So, these are a really great way for us to engage in real exchange and dialogue with our funded partners and have a more dynamic conversation so that we can learn from them about the realities that they're confronting within their states, in their communities, and when we can be responsive to their needs and build resources based on what we're hearing from them. And we'll, of course, continue to do that.

And, finally, we'll continue to partner with our great colleagues at ASTHO who bring a very high level of expertise and a depth of relationships with other partners, and those are critical for our continuing success in the prevention of ACEs, and opioid overdose, and suicide.

Wrapping up, what's the strongest argument you can make for using the Shared Risk Protective Factor framework in addressing these issues in a state or territory?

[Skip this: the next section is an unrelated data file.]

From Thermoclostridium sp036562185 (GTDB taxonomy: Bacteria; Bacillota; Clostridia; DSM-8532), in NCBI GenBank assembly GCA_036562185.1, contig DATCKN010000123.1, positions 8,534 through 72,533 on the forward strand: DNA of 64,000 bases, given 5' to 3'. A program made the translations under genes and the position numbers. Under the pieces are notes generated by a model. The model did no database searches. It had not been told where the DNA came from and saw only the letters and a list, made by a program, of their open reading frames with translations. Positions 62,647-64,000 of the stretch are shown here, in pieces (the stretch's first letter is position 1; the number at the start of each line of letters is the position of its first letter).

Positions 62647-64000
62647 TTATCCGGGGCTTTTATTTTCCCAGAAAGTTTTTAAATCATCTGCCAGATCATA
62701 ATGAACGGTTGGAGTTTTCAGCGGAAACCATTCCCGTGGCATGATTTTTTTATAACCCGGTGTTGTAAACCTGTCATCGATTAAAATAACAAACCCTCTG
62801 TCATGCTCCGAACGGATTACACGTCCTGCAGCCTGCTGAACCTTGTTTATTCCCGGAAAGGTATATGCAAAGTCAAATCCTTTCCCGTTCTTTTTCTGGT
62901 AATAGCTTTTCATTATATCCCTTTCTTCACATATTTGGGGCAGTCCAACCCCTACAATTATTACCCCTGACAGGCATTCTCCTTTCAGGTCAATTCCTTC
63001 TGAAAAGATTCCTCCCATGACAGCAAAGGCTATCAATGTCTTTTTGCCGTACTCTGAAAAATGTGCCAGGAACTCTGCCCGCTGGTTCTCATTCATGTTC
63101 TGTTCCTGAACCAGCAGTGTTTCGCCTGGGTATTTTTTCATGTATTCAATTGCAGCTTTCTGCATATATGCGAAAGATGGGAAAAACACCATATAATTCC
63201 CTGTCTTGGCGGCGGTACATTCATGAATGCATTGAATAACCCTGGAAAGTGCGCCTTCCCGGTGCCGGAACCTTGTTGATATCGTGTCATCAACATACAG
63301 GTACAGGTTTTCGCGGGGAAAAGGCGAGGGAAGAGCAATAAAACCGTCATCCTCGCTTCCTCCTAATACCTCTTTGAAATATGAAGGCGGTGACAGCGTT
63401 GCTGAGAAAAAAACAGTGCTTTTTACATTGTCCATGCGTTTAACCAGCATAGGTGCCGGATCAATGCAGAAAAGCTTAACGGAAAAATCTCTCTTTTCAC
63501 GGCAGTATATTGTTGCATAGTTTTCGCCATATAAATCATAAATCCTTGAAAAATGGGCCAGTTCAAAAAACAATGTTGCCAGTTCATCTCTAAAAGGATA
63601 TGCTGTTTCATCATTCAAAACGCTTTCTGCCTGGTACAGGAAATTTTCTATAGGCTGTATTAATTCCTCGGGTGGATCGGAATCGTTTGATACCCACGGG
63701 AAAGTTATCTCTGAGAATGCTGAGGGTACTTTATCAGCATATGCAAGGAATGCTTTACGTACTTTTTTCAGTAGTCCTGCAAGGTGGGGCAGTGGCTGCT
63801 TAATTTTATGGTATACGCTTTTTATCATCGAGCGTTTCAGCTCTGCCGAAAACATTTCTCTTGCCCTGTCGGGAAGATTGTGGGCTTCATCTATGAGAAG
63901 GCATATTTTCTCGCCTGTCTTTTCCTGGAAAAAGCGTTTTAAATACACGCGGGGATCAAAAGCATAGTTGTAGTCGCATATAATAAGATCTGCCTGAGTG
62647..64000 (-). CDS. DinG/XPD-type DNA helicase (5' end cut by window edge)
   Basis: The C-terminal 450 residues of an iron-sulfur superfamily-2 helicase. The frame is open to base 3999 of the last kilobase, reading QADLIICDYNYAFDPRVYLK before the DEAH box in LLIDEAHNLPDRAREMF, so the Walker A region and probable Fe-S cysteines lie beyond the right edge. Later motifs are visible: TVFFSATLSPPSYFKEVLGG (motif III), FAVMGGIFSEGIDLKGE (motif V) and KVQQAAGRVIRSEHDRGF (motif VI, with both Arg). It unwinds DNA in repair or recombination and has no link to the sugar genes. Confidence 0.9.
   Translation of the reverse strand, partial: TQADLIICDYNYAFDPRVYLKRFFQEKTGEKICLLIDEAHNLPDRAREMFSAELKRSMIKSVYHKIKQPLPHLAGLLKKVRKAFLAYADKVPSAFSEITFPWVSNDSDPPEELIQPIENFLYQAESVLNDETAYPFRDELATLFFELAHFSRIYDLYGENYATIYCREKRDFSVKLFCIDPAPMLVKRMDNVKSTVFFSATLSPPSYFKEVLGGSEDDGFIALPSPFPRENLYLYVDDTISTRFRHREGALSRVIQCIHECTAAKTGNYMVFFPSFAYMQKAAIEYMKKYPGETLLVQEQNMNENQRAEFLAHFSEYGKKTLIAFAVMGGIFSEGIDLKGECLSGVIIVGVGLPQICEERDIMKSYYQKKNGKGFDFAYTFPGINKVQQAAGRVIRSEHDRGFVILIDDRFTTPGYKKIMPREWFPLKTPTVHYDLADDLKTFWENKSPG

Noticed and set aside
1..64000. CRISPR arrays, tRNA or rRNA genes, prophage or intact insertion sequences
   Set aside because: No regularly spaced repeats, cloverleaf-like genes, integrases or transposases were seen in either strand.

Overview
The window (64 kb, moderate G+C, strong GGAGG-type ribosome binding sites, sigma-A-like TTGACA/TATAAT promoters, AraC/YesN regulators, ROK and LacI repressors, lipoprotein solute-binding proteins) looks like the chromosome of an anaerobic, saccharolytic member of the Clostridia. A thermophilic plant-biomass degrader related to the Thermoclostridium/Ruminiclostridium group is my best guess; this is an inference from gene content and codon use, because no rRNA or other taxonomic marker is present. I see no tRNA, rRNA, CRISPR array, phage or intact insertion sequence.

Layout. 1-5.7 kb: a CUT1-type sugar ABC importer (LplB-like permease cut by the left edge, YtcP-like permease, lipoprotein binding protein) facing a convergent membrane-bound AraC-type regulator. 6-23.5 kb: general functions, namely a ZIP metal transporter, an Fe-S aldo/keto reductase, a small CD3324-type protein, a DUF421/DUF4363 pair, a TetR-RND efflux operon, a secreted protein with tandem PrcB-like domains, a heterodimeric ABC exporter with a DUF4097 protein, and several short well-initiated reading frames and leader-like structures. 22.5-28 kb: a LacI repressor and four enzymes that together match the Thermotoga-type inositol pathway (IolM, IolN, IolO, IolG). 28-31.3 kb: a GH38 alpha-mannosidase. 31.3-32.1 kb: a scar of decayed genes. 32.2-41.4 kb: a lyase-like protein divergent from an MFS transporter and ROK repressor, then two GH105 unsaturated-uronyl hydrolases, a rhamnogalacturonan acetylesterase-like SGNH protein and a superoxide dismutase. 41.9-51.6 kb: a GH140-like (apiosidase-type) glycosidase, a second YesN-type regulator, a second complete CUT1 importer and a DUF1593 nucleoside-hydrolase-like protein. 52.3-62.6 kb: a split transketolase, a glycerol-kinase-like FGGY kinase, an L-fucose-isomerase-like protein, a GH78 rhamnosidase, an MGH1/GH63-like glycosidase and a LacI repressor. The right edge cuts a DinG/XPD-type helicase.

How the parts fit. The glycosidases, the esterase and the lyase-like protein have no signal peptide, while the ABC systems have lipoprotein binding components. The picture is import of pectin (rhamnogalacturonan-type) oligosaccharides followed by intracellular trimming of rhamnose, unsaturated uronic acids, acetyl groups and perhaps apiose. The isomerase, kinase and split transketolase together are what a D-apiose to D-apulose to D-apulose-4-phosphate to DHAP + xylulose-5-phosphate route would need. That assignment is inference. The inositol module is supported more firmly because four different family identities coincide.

The strongest argument to me is that the work is already done, in large part. The science is there to support the robust relationships between these shared risk and protective factors and the outcomes that we want to either prevent, in the case of risk, or achieve, in the case of protective factors.

So, we're in a position to draw on a long-standing evidence base and a really well-developed body of science that tells us what to do. There's still a lot of work to be done in actually implementing the programs that we know to be successful, so it's certainly not still an easy lift; but we're starting from a place of great insight and great information, and we have the resources available to tell us what is going to work if we can implement it correctly.

Dr. Jewel Mullen is thinking about the framework as a tool that could help in the response to COVID-19, the virus that's responsible for several developing public health emergencies.

As many of my medical and public health colleagues have been talking about the threats that COVID-19 poses for communities and the people in them, we readily start to drill down to who's most impacted and what work we have to do to care for them.